•  design and construction contingency funds.

The District’s architect, Quattrocchi Kwok Architects (QKA), estimates that the hard costs would be approximately $9.8 million. Vila Construction, the District’s Construction Manager, independently reviewed and confirmed the QKA estimate as reasonable. Vila’s analysis of the hard costs for the project include: $8.4 million for construction costs; a 5% allowance ($480,000) for one year’s worth of cost escalation to account for the time period between development of schematic design and completion of the construction documents; and a 15% design contingency ($1.2 million) to cover any additional construction costs and fees for architectural revisions that might result from plan changes imposed by the Division of the State Architect (DSA) during DSA review. Vila’s total estimate is $10.1 million. If DSA does not require significant changes to the design, and depending upon actual bids to perform the work, the actual hard costs may be measurably less.

The District, with the assistance of Vila Construction, estimated that the soft costs and other non-construction costs would be roughly $2.5 million, and that a prudent and appropriate program contingency fund would be $1.9 million, bringing the project budget to $14.5 million.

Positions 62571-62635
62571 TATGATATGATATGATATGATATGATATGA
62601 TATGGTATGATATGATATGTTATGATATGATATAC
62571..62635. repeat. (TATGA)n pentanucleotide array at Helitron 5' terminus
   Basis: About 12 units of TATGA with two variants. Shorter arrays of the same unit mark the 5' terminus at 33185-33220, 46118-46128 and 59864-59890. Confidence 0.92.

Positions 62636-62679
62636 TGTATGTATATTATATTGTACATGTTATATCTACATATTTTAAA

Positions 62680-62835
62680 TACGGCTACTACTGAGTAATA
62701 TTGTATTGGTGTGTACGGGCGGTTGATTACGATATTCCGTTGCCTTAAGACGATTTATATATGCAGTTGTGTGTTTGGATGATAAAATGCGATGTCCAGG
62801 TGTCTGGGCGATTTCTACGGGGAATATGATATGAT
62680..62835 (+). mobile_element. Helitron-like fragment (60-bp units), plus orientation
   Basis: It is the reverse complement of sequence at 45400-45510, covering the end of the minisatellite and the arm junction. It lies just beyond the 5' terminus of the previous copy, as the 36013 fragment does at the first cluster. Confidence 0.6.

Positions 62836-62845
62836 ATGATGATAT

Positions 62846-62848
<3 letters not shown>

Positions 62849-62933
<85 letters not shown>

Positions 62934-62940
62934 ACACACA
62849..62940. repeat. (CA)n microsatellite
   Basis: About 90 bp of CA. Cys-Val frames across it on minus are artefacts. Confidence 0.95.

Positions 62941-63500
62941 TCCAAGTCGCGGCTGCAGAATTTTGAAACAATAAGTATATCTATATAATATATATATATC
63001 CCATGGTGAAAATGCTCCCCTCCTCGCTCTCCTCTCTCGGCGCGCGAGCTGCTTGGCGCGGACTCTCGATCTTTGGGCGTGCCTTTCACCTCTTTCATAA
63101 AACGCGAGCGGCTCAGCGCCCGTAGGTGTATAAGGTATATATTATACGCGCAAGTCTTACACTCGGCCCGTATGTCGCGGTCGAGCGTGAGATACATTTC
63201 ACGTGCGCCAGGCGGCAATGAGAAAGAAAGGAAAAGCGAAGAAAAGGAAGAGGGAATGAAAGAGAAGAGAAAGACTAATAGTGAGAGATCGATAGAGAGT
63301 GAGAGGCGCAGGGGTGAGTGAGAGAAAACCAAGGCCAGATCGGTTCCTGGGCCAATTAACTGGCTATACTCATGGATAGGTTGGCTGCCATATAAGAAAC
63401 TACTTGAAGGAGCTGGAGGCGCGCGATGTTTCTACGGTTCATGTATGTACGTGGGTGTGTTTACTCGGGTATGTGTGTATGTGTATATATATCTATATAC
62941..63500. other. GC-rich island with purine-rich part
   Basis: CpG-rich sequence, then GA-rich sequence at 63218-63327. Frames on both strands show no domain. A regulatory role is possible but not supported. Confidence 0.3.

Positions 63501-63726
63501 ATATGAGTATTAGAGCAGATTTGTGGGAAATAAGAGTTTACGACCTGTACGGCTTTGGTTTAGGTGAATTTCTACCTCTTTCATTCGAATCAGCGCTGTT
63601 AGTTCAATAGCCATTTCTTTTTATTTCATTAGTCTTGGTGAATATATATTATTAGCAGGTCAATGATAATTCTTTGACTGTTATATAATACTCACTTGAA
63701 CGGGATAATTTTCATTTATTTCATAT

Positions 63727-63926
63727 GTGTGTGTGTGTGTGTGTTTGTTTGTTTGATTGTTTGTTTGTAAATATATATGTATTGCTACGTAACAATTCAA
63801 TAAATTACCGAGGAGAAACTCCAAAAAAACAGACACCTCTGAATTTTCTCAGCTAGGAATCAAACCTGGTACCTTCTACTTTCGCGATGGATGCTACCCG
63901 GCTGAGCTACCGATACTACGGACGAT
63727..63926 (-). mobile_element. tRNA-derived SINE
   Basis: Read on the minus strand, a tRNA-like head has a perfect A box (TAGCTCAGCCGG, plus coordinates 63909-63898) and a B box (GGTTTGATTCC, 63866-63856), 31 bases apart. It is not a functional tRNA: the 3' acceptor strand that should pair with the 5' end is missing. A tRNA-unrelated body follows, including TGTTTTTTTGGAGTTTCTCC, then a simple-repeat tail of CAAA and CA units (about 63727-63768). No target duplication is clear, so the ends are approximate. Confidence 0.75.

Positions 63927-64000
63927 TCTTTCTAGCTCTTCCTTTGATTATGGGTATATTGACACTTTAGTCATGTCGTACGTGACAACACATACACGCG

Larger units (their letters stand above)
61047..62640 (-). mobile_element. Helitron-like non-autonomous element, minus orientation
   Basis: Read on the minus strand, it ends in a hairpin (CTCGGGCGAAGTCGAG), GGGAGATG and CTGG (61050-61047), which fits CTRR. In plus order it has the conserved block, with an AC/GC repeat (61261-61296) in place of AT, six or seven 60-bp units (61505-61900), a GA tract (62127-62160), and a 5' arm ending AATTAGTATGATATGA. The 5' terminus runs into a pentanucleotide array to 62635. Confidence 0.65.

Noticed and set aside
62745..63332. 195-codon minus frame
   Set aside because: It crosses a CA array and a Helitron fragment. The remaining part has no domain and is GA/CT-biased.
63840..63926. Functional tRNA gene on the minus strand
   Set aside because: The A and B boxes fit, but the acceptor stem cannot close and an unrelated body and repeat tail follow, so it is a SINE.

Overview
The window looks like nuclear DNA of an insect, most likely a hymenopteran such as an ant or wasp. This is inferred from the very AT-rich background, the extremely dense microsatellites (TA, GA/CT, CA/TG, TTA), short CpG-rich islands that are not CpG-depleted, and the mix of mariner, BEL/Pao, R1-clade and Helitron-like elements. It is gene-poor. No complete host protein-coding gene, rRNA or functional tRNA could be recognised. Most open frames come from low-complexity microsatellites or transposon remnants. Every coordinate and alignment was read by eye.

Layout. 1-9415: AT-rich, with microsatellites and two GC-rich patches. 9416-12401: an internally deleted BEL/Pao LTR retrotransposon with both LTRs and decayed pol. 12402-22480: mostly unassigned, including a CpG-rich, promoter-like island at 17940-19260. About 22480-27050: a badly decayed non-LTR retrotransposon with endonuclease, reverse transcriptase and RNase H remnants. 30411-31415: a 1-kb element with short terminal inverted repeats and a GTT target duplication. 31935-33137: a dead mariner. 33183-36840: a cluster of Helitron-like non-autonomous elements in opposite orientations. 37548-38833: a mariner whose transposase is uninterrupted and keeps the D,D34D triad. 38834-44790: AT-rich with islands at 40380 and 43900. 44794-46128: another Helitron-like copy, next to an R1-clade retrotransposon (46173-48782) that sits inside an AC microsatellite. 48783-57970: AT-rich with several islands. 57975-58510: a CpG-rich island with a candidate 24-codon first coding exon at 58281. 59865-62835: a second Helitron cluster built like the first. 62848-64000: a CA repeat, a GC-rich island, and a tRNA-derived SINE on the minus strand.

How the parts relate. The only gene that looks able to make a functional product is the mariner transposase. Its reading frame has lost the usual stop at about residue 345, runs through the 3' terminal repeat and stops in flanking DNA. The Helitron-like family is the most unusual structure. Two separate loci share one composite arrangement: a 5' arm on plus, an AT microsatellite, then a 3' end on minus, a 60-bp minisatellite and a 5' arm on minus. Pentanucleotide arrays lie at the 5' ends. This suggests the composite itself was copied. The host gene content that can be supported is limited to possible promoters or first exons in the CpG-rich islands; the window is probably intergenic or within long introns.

As the District found in renovating both Wildwood and Beach Schools during the SSBP, unknown conditions may exist in AHT that increase construction costs after the start of construction. For this reason, a program contingency fund is needed. Note that design contingency differs from program contingency in that design contingency allows for cost increases before the start of construction, mandated by DSA, and program contingency allows for cost increases due to unforeseen conditions discovered after the start of construction.  (The program contingency is discussed below.)

Please note that, even after the budget is established, the District will engage in continual “value engineering” with the architect, construction manager, and builder, to contain and possibly reduce project costs. Value engineering is a process to assess the cost-effectiveness of building systems, products and materials. The District and Vila Construction have a strong record of value engineering during the SSBP.

What are the major components of the estimated construction costs?

 QKA provided a construction cost estimate based on its schematic design in March 2013. QKA summarized four areas of work as follows:

  • (1) “Existing Building-Mandatory,” which includes ADA accessibility upgrades and fire/life safety code compliance, at approximately $1.46 million;
  •  (2) “Existing Building-Modernization,” which includes improving the auditorium and basement, fixing the roof and HVAC, and renovating electrical and plumbing service, at approximately $3.5 million;
  • (3) “Theatrical Design,” which includes theater-grade lighting, AV systems, draperies and other equipment, at approximately $1.7 million; and